“I believe that we are who we choose to be. Nobody is going to come and save you. You have to save yourself. Nobody is going to give you anything. You’ve got to go out and fight for it. Nobody knows what you want except you, and nobody will be as sorry as you if you don’t get it. So don’t give up on your dreams.”
This may be the most difficult post I have written to date but I have an urge to share my story both the ups and the downs in the hopes that you all know I am human and I do practice what I preach, as hard as my preaches are. I forgot how much I despised pity until I found out I was having a chemical pregnancy two days ago and my dream of extending our family is not YET coming true. During my years of drowning in chronic pain I hated pity. I did not want anyone to feel sorry for me and that is most likely why I kept my invisible illness invisible. Yes, I wanted love and comfort during those years but not pity. I never wanted anyone to feel sorry for me just as most of you just want someone to stand by you as you save yourself. We all need support during difficult times but there is a big difference between support/encouragement and pity. I try and never pity my readers because I know that is far from helpful. I have empathy and love and compassion but not pity. I cannot save you just as no one could save me. I can only provide you with my story and what saved me regarding my life with chronic pain.
It has been a very difficult few days. I went from being elated to tremendous grief and sorrow. I have had miscarriages in the past but I do not remember it being this hard. I have done three rounds of IVF and anyone who has been through any form of fertility knows how difficult it can be. I received the phone call I was pregnant as I was decorating our house for my daughter’s fourth birthday party. I was so happy I screamed. I forgot how often women miscarry, I forgot how common it is to have a chemical pregnancy especially when in fertility because my happiness and relief made me forget all logic: which is Jessica at her finest and this attribute is both a good thing and at times a bad thing. I then received the phone call while at work that I had a chemical pregnancy and to say I was sad would be a huge understatement. I felt as if I had lost something so huge, so beautiful, so difficult to conceive. I had. I cried. I cried hard. However, I have a little girl who wants a sibling more than anything and I have to be strong for both her and myself. She is not at an age to understand miscarriages and I do not care who thinks I am crazy, I am never giving up on this dream. I start round four of fertility next month, March 2016. Mark my words, I will be pregnant with a healthy baby before the summer comes. How do I know? I know because of three things: science, intuition, and my body. Just like anything else, it takes time to heal from something painful. I am doing better than I would be doing had it been years ago. I am a lot stronger and chronic pain has taught me that I can get through anything. However, I am still struggling but faith and intuition and not giving up on your dreams brings a lot of peace to a person. I know once I begin IVF again in just a few weeks I will be excited, hormonal, but proud. This is a minor set back in the game of life. The blessing that is coming to our family will be that much more precious because of the work, pain, and time it will have taken to reach this miracle.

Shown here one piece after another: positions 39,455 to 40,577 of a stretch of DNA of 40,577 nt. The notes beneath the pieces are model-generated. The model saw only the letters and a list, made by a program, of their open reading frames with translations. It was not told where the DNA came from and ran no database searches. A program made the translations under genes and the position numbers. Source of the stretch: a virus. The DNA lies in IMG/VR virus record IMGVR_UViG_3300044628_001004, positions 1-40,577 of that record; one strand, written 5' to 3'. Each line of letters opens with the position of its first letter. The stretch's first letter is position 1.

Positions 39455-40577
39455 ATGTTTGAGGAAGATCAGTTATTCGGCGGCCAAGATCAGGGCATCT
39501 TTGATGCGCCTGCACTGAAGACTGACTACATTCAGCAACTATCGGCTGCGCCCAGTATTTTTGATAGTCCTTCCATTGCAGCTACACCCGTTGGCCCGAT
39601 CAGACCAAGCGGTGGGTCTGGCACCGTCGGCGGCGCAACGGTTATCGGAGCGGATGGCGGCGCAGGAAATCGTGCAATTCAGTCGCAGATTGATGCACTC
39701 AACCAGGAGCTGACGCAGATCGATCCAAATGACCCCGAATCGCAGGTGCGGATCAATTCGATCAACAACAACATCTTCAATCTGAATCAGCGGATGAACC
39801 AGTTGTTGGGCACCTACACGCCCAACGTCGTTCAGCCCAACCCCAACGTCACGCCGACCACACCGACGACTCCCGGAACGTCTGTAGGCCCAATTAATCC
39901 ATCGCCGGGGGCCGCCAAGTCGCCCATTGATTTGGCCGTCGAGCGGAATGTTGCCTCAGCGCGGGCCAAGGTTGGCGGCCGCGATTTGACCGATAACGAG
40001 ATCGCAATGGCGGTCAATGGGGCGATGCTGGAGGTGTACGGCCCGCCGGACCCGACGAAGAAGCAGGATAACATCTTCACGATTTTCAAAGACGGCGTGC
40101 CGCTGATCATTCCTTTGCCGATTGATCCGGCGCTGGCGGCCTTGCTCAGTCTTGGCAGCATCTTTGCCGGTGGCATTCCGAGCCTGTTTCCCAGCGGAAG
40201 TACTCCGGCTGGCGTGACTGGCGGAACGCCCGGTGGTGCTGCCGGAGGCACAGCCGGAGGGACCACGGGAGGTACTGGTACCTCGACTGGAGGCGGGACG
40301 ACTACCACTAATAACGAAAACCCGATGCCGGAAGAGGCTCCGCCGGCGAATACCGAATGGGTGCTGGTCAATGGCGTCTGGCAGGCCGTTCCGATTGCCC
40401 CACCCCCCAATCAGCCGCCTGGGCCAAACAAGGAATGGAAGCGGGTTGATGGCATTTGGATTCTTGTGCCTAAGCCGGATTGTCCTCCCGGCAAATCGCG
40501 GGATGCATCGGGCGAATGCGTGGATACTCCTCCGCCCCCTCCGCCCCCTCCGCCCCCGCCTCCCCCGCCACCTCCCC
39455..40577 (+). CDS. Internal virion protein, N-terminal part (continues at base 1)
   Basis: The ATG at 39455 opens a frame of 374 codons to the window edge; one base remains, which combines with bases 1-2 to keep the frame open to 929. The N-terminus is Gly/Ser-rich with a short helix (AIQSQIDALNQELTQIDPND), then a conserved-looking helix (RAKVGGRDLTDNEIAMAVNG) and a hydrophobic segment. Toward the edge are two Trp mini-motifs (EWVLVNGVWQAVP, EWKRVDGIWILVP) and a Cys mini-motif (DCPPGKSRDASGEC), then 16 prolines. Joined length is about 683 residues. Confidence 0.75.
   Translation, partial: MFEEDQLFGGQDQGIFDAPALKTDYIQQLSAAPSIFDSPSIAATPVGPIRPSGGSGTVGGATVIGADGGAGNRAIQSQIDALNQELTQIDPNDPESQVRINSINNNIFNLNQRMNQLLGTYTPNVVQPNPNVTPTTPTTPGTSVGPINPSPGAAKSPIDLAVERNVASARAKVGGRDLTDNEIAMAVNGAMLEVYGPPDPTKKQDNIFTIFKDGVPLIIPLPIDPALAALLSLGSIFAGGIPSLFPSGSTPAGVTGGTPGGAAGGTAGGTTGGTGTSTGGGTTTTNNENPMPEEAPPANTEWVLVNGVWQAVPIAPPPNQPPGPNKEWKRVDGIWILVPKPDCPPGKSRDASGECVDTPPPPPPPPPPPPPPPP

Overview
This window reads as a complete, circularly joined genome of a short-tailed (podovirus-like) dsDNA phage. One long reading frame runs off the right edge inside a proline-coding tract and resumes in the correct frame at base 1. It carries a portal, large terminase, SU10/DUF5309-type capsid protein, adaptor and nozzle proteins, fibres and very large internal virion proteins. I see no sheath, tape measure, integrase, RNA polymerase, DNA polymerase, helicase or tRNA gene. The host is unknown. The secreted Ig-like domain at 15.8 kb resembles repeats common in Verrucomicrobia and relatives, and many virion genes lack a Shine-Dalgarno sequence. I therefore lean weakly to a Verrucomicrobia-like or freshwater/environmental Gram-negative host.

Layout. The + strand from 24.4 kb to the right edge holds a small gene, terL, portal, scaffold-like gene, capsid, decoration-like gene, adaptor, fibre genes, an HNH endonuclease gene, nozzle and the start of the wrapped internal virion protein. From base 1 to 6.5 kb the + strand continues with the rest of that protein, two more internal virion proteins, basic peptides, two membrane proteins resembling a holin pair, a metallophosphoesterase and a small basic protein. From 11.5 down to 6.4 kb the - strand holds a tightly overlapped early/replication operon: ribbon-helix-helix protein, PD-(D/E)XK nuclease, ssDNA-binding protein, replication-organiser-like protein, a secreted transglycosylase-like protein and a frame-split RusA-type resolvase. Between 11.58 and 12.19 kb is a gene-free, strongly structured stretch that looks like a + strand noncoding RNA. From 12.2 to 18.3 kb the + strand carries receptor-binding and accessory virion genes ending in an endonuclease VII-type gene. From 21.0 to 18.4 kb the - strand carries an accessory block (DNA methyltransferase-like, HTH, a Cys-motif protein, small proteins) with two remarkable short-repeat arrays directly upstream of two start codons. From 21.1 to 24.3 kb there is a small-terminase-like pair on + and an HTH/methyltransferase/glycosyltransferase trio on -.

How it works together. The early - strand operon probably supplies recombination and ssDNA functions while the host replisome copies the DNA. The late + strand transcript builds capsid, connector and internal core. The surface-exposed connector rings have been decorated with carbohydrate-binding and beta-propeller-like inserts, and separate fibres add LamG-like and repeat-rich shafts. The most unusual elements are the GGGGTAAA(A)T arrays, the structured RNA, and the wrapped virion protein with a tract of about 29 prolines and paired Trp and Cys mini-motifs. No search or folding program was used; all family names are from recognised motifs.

Many of you have read this but I had a DNC on February 2nd, 2011. Now that was a horrible, sickening, awful experience. The doctor who performed my DNC said to me after the procedure was over: “The next time I see you will be for a good reason.” I was so angry, depressed, and heart broken to even respond and spent a good week on my sofa watching re-runs of the show from the nineties: Beverly Hills 90210. Kayci was born February 2nd, 2012, one year exactly that I had my DNC. I had worked out throughout my pregnancy and I guess that helped with labor, along with an epidural (man I give all you women credit who give birth naturally) and it only took three pushes before Kayci’s head was out. My doctor was on break as Kayci was not supposed to come for hours. I remember screaming at my husband: “Get someone!!!! Put her back in! What do I do?” Seconds later the woman who performed my DNC the year before came in the room and delivered our daughter, Kayci. No one can ever tell me miracles do not happen or there is not a certain timing for things. People say my daughter’s brother was looking out for her. Had I not miscarried that year before to the date, the greatest person I have ever met would not be here.
The nurse who told me I was having a chemical pregnancy was very kind and because of my experience with the above story I believe what she said to me just moments ago: “I cannot wait to be your pregnancy nurse again in the very near future. There is zero doubt in any of our minds you will be pregnant very soon.” This time I did respond with a simple: “I know. I will be seeing you soon, I cannot wait.”
Never give up on your dreams. Never give up on something no matter who believes in you or who doesn’t. This is your life and no one is going to live it for you. You do what is right for you and never give up on something that you do not go a day without thinking about. I believe all of you can get to where I am with chronic pain. I know you can but it takes your work and your faith. I know I will be blessing my family with another child but it takes my work, my faith, and my strength to do so. I do not care how many times you fall down, you just better keep picking your ass up, with my help of course.